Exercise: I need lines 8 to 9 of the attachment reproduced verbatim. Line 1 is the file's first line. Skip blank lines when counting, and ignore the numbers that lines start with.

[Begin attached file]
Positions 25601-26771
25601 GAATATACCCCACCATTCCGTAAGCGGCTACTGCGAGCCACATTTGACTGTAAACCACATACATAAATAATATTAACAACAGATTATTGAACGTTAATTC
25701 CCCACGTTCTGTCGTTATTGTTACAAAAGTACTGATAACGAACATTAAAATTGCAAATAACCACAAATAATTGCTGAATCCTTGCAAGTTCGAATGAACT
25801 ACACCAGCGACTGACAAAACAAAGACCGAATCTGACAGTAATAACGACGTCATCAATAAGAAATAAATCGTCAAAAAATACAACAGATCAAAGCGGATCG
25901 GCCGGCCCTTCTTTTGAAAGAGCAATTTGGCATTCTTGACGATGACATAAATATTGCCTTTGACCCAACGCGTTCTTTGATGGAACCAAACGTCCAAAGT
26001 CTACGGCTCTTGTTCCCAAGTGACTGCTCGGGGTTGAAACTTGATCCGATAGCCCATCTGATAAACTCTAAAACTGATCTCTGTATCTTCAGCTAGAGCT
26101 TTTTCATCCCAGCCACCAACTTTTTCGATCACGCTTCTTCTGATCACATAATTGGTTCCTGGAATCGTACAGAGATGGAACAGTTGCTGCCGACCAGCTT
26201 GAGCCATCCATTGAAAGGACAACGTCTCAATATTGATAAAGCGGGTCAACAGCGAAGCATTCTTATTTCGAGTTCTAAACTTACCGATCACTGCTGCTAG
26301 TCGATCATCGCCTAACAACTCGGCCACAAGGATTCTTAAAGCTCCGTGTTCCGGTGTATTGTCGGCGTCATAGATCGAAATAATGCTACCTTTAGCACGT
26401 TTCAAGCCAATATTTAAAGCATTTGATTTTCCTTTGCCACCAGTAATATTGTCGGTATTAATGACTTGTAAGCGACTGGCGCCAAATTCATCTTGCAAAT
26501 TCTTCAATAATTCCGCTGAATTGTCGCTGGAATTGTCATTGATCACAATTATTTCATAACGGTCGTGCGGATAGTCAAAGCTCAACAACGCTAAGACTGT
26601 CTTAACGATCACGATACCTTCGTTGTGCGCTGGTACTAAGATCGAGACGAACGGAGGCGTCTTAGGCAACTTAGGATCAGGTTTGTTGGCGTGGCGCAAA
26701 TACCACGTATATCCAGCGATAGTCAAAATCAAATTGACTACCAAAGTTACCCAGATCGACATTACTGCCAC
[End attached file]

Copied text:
26201 GAGCCATCCATTGAAAGGACAACGTCTCAATATTGATAAAGCGGGTCAACAGCGAAGCATTCTTATTTCGAGTTCTAAACTTACCGATCACTGCTGCTAG
26301 TCGATCATCGCCTAACAACTCGGCCACAAGGATTCTTAAAGCTCCGTGTTCCGGTGTATTGTCGGCGTCATAGATCGAAATAATGCTACCTTTAGCACGT